The Great Swamp Hike ‘19

So, I attempted a half hike of the Ocean to Lake Trail (aka The Lake to Ocean Trail).  It is part of the Florida trail and goes from Lake Okeechobee to Hobe Sound.  

I originally chose December for such an endeavor because I grew up in South Florida (the swampy part, not the South Beach part).  I largely know the score when it comes to weather down there, which is to say there are three seasons: Wonderful Mild Winter, The Run Up to Hot, Wet Summmer, and Hot Wet Summer.  I thought that hiking it in December would allow me to enjoy the best that South Florida has to offer (Winter), even if the the plan was to hike through some “swampy” parts of the state.

Well, the annoying thing is that the southeast part of the state got more rain than usual in December.  So, when I checked to see what water levels were like at the beginning of the month, I gave myself the green light.  Then it rained a lot. But I didn’t bother checking in with my plan.

The problem with Florida in general in wild spaces is alligators, snakes, and misquitoes, TBH.  I have been told that it is winter and that alligators don’t like to tangle with anyone in the winter… but I never liked that logic.  Its not like alligators are like, “dude, you’re cool…I’m just chillin here.  I know alligator is latin for “murder log” but that refers to an incident that happened ONE TIME!! I am actually really friendly, if you get to know me.”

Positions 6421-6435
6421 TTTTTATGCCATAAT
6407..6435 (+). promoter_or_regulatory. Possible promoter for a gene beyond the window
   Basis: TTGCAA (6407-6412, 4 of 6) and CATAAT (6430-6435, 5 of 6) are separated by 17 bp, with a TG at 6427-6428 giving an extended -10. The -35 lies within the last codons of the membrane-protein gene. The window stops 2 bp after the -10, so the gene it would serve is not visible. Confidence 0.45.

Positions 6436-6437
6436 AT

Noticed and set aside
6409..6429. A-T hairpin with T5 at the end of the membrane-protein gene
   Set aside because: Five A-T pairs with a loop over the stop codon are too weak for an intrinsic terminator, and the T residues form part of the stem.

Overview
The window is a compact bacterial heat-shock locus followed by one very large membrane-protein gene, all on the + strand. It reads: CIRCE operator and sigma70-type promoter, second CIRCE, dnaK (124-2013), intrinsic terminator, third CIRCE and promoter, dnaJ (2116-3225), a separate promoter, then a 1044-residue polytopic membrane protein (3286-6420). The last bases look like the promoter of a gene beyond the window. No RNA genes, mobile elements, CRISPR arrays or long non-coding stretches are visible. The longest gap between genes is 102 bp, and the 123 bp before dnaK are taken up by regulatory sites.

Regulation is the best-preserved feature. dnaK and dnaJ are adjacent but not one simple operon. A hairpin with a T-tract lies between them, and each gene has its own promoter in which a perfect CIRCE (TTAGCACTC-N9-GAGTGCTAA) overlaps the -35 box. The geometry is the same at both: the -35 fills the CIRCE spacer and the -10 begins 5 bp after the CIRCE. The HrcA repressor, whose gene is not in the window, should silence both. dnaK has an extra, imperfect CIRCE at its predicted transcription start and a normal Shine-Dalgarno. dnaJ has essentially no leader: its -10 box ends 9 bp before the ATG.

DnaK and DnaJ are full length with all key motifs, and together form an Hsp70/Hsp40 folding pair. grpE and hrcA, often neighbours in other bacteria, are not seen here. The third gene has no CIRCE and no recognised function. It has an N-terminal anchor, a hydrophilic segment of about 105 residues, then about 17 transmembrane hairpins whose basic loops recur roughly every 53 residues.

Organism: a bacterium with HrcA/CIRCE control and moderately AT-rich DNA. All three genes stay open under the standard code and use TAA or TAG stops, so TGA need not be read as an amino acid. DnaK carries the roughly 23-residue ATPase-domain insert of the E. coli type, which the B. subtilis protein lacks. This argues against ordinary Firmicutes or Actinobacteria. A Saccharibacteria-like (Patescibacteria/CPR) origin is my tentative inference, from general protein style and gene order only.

And it wasn’t even a problem walking through spaces like this:

The ground here just got saturated and hence, hiking through 4-6 inches of water was sometimes necessary.  No big deal.

For me, the problems started happening when most of the trail was under water. The first part of the first day was nice… some road walks and some well-defined trail walks… which I can do all day.  Very nice.

But then I got to one of the more remote sections of the trail.  And frankly, where there were more bodies of water.  Ponds and lakes that had overflowed had me walking through deep water (over knees) in terrain where I couldn’t see the ground in front of me, which increased tripping and falling territory. as well as sprained ankle territory.  I only ate it once, but it wasn’t a great feeling, to constantly have to stay hyper concentrated on the ground under your feet.  I had to focus so much, I couldn’t listen to anything during th is stretch… and half of the goal was to be able to listen to ALL THE BOOKS!!  And ALL THE PODCASTS!!

Also, I *highly* underestimated the misquito situation; which is honestly shameful, because I KNOW.  In any case, I had a few “OFF” wipes, because I was trying to save space and didn’t think I needed a whole ass bottle of bug spray.

Reader: I definitely needed a whole ass bottle of bug spray.